“Our country has retrogressed and became irrelevant because we have been surpassed by countries that once looked up to Nigeria as a destination for better living. We have been sleeping for too long, governed by corrupt, gluttonous, predatory and irresponsible clique of elite.

 

“We have allowed our corruption, terrorism, banditry, lawlessness and laziness, bad roads, non-functional institutions and infrastructure to define us, which allowed the world to treat us as bunch of criminals. “If anything, the South African events should wake us up as Nigerians once woke up Ghana in the 1980s, with the popular slogan ‘Ghana Must GO’. Today, Ghana is the envy of not only Nigerians but the rest of African countries,” Ashafa said.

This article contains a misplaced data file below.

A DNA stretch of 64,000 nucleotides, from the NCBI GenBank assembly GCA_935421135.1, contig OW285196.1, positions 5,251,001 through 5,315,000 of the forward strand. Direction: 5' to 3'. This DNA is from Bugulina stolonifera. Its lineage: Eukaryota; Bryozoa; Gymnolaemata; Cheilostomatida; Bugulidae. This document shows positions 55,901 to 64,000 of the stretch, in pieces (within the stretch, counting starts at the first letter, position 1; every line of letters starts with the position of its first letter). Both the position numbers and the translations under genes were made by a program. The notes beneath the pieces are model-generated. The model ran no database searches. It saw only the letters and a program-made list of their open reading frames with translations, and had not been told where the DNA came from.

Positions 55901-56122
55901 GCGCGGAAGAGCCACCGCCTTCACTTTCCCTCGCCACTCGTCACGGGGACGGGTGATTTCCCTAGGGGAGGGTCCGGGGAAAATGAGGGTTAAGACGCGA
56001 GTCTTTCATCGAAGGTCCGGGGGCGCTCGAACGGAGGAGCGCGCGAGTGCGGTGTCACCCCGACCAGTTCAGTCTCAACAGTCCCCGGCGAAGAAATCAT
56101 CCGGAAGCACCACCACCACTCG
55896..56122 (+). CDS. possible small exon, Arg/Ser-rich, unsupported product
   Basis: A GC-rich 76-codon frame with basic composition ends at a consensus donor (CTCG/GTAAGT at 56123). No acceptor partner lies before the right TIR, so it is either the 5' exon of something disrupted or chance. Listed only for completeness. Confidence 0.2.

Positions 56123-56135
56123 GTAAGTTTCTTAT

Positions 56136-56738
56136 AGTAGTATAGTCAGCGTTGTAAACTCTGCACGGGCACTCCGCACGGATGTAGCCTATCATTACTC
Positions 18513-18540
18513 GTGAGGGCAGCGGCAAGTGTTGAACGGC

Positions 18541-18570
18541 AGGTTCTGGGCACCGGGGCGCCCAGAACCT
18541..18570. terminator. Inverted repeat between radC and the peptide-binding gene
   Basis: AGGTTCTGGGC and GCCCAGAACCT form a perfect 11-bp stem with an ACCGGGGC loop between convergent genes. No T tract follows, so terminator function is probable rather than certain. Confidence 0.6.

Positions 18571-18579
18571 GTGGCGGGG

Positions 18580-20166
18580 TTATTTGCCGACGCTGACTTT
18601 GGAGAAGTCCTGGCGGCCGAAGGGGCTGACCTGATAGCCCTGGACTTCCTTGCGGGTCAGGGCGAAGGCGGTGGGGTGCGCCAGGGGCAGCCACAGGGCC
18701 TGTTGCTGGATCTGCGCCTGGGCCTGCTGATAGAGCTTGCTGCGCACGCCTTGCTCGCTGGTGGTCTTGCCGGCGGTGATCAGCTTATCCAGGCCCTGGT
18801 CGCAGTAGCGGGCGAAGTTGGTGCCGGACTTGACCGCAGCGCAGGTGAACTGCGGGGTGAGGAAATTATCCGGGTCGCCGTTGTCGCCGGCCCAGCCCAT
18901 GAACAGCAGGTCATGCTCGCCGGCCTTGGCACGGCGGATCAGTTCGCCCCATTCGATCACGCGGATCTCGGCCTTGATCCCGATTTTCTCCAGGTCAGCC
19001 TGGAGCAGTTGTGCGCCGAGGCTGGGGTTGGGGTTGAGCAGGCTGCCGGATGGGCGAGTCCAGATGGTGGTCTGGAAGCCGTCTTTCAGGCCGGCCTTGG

Brain drain

The exodus of skilled medical professionals is a source of worry for the Nigerian Medical Association. This is also a pain shared by the Academic Staff Union of Universities, which is currently on strike for over five months, blaming the Federal Government for the mass departure of Nigerian lecturers to other tertiary institutions abroad.

 

 

According to the NMA, Nigeria lost abut 9,000 medical doctors to the United Kingdom, Canada and the United States of America between 2016 and 2018. At the maiden NMA Annual Lecture Series in Abuja, the President of the association, Professor Innocent Ujah, said the loss left Nigeria with only 4.7 per cent of its specialists to service the healthcare needs of an estimated population of 200 million people.